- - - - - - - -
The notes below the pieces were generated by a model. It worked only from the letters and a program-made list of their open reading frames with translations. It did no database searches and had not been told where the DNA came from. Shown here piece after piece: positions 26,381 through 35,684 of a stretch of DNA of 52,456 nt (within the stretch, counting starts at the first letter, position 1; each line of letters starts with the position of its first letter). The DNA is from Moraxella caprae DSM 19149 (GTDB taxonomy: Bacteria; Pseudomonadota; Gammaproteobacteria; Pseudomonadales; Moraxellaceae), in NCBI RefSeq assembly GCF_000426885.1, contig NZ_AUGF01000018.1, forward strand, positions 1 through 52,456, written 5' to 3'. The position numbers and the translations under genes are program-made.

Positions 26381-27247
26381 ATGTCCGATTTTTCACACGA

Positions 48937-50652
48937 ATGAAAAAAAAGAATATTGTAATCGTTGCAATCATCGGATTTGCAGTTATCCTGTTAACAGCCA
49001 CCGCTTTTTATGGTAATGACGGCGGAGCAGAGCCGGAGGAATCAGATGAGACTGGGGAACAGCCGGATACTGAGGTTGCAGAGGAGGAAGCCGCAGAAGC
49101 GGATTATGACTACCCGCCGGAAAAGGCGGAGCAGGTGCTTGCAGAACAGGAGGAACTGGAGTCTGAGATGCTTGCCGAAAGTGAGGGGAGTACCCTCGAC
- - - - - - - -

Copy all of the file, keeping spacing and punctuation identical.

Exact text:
The notes below the pieces were generated by a model. It worked only from the letters and a program-made list of their open reading frames with translations. It did no database searches and had not been told where the DNA came from. Shown here piece after piece: positions 26,381 through 35,684 of a stretch of DNA of 52,456 nt (within the stretch, counting starts at the first letter, position 1; each line of letters starts with the position of its first letter). The DNA is from Moraxella caprae DSM 19149 (GTDB taxonomy: Bacteria; Pseudomonadota; Gammaproteobacteria; Pseudomonadales; Moraxellaceae), in NCBI RefSeq assembly GCF_000426885.1, contig NZ_AUGF01000018.1, forward strand, positions 1 through 52,456, written 5' to 3'. The position numbers and the translations under genes are program-made.

Positions 26381-27247
26381 ATGTCCGATTTTTCACACGA

Positions 48937-50652
48937 ATGAAAAAAAAGAATATTGTAATCGTTGCAATCATCGGATTTGCAGTTATCCTGTTAACAGCCA
49001 CCGCTTTTTATGGTAATGACGGCGGAGCAGAGCCGGAGGAATCAGATGAGACTGGGGAACAGCCGGATACTGAGGTTGCAGAGGAGGAAGCCGCAGAAGC
49101 GGATTATGACTACCCGCCGGAAAAGGCGGAGCAGGTGCTTGCAGAACAGGAGGAACTGGAGTCTGAGATGCTTGCCGAAAGTGAGGGGAGTACCCTCGAC